James Hookham, deputy CEO, FTA

“FTA has been very consistent in wanting to keep Britain trading by making sure that the logistics industry can deliver whatever political solution for Brexit prevails, with or without a deal. It is clear that there is not time now to prepare for a no-deal Brexit on 31 October: there are many unanswered questions about how our borders should work, and no time to implement the answers even if decisions could be reached on important policy issues. Therefore, at this stage, leaving with a deal and the accompanying transition period for answering important questions and being prepared for the changes, is far preferable to a no-deal Brexit on 31 October.

“Whilst there is still a chance of a no-deal Brexit we urge government to continue to respond to the critical questions and issues raised by FTA in our Logistics Dashboard. With big questions unanswered, and no time to prepare, the logistics industry is not ready for a no-deal Brexit on 31 October, and the impact on trade would likely be very significant.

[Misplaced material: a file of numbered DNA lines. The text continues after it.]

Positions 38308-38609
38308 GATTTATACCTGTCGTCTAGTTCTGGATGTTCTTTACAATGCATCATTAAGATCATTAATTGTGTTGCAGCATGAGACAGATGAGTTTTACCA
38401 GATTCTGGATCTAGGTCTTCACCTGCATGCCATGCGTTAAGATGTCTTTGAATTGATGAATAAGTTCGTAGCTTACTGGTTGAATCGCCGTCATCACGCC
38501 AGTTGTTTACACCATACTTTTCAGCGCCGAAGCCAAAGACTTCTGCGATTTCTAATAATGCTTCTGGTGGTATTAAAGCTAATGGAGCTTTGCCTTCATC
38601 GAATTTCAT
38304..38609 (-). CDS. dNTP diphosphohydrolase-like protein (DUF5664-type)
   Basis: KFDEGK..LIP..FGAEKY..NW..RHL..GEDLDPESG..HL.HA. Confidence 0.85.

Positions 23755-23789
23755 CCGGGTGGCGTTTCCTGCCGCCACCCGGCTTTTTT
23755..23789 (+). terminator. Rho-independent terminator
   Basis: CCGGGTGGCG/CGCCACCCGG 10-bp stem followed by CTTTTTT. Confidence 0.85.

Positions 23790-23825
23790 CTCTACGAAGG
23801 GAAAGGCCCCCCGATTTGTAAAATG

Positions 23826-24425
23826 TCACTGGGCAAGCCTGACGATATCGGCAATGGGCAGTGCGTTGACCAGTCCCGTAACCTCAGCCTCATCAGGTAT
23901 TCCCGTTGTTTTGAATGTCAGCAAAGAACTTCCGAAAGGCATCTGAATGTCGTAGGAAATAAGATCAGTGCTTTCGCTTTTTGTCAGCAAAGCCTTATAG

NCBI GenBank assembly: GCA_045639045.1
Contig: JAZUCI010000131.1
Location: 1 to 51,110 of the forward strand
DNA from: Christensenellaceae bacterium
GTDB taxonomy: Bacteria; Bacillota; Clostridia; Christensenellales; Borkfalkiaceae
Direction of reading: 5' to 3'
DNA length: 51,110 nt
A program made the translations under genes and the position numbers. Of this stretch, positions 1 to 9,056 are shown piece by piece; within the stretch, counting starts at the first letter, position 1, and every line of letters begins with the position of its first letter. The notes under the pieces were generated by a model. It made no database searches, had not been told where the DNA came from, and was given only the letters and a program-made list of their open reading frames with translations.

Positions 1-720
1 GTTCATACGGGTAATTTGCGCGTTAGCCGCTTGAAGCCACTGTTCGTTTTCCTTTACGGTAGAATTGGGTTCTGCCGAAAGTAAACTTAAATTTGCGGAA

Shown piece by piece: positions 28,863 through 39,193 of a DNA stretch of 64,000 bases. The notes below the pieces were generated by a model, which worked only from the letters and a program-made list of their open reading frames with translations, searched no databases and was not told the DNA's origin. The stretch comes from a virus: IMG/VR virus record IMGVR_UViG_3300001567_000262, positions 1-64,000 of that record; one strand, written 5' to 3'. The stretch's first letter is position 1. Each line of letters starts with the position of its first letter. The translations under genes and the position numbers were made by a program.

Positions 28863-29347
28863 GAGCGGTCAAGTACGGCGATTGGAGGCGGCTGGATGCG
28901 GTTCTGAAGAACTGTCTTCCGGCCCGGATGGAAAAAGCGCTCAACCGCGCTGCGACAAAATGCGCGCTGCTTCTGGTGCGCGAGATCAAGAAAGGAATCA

“We will review the proposed deal carefully, and seek any clarifications and changes required by the logistics industry to deliver a successful Brexit.” 


Minette Batters, president, NFU

“The NFU is pleased to see that the UK and EU negotiators have come to an agreement on the terms of the UK’s withdrawal from the EU, which might pave the way for an orderly Brexit and the avoidance of leaving without a deal.

“However, we must remember that if this deal is agreed by UK and EU parliaments in the coming days, it only determines how the UK withdraws from the EU and does not determine the long-term future of the UK’s and EU’s relationship.